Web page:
JEFFERSON CITY - The Missouri State Auditors said their office has asked questions about the multi-million dollar payments received by the state based off inflated food stamp numbers. Now they are waiting for answers before determining their next step, spokeswoman Allison Bruns said.
Late in the afternoon Monday, the U.S. Agriculture Department received word from the Missouri Social Services Department, that they had been incorrectly reporting the number of Missourians on food stamps since September 2002.
An official with the Agriculture Department, Hans Billger, said they are reviewing the information provided to them by Missouri.
In the seven year span since the computer glitch began, there have more than 260,000 people reported receiving food stamps who actually are not. For example, in September of this year, the department announced they had over 1 million people on food stamps, when in all actuality there were only 855,000.
David Sater, R-Cassville, who is the chair of the Appropriations Committee on Social Services called the glitch a "kind of a wake up call," for departments to analyze and audit themselves.
Overall, he said it was a minor glitch, and the problem has already been "taken care of."
Social Services Department spokesman Scott Rowson said initially the glitch was overlooked because the numbers were relatively small. According to him, people who were no longer on food stamps did not receive them, but were still counted as part of the system. Eventually, the number became very large and after a data inquiry last week the discrepancy was discovered.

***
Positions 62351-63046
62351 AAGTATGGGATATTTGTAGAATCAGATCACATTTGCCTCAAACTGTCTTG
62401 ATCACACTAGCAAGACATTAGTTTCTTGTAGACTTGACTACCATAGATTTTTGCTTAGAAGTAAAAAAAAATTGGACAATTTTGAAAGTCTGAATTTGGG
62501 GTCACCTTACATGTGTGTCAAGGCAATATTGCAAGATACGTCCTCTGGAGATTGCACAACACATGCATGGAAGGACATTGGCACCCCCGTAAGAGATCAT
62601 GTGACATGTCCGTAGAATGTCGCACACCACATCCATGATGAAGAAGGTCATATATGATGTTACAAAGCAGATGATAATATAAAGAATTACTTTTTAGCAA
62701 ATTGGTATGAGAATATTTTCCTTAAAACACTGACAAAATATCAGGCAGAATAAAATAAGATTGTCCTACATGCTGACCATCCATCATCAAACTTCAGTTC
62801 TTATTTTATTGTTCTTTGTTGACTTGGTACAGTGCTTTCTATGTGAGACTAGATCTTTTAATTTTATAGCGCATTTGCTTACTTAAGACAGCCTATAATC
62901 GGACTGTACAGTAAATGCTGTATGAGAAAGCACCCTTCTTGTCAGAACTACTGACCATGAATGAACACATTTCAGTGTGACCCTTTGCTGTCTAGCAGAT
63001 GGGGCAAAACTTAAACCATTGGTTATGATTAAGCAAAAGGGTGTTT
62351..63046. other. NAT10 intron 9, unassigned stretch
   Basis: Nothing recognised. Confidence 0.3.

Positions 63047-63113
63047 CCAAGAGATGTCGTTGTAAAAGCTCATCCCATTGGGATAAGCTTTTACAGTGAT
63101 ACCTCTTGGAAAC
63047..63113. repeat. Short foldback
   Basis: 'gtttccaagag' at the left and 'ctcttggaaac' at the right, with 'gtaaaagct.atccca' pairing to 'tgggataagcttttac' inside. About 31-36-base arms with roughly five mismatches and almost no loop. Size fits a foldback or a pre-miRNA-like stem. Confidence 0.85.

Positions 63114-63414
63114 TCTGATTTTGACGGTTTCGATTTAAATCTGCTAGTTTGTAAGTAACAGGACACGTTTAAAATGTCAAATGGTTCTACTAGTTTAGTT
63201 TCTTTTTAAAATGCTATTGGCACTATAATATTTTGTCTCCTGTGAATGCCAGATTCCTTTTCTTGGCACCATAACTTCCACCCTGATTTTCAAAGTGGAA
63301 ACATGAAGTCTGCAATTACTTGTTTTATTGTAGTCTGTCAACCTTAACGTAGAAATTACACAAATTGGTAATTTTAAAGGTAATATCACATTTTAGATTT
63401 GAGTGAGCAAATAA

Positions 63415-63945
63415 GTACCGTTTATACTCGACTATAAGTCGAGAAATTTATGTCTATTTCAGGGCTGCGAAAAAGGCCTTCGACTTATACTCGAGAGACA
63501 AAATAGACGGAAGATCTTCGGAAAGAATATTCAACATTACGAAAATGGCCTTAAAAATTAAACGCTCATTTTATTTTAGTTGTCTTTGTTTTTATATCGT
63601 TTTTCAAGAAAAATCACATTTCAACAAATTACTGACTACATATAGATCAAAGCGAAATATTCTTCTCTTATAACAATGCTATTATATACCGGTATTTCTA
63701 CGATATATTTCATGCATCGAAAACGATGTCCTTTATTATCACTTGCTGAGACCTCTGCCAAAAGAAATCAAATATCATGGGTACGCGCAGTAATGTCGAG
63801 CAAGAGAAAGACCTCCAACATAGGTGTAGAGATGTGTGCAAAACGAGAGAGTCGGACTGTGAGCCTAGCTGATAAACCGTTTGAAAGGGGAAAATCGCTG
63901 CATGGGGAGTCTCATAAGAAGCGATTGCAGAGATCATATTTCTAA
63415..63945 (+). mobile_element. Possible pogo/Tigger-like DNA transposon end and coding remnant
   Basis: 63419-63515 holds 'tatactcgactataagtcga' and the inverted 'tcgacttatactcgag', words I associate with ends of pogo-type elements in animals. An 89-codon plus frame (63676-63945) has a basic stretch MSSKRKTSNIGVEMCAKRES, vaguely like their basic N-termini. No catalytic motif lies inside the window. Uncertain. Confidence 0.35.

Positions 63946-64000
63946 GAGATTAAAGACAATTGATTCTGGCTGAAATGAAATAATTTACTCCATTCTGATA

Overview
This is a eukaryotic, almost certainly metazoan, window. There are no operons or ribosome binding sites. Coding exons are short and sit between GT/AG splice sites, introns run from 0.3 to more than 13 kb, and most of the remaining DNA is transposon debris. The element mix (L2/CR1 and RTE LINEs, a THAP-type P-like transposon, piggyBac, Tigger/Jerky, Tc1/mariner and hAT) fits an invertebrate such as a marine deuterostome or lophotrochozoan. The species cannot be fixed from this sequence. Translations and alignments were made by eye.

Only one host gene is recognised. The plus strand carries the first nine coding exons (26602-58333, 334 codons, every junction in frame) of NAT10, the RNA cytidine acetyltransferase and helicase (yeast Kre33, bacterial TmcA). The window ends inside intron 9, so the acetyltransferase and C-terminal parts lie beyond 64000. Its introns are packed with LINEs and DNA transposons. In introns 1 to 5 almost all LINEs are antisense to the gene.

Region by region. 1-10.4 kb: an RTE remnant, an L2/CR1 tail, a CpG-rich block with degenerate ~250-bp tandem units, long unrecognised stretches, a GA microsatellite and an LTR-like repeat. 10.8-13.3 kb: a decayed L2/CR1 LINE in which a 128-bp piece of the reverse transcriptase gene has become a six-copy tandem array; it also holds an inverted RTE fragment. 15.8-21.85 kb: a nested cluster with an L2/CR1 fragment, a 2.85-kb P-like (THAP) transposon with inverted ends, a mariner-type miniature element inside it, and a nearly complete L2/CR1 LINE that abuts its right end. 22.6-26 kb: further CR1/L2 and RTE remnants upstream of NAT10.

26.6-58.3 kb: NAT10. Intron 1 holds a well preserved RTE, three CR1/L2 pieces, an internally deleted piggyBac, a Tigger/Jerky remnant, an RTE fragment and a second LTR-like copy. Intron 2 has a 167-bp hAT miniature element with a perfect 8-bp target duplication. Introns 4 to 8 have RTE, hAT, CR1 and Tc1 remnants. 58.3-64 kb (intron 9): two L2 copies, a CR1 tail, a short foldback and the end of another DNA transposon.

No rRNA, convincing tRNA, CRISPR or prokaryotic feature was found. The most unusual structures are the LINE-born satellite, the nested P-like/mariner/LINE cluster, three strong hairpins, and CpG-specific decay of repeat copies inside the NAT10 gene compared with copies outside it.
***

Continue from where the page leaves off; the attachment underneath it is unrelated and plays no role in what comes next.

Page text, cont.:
Most importantly, Rowson said, was that the inactives counted as receiving food stamps were not actually receiving any of the benefits.
He said a "fix" has already been put into place and his office is generating participation reports.
One problem that has arisen from the inflated numbers deals with bonuses received from the federal government for having served so many people with food stamps.
Since 2003, Missouri has received over $14 million in bonuses with $2.6 million received this year alone.
Whether Missouri will be liable for punitive or repertory damages "remains to be seen," Rowson said.
He said payments will depend on what the Agriculture Department rules on the matter.
Sater said he doesn't know whether the audit into food stamps will extend to any other federally funded program. He said Missouri should "analyze every program very diligently for accuracy."
Rowson said he does not think any other program is in jeopardy because he is "pretty confident this was a one time error."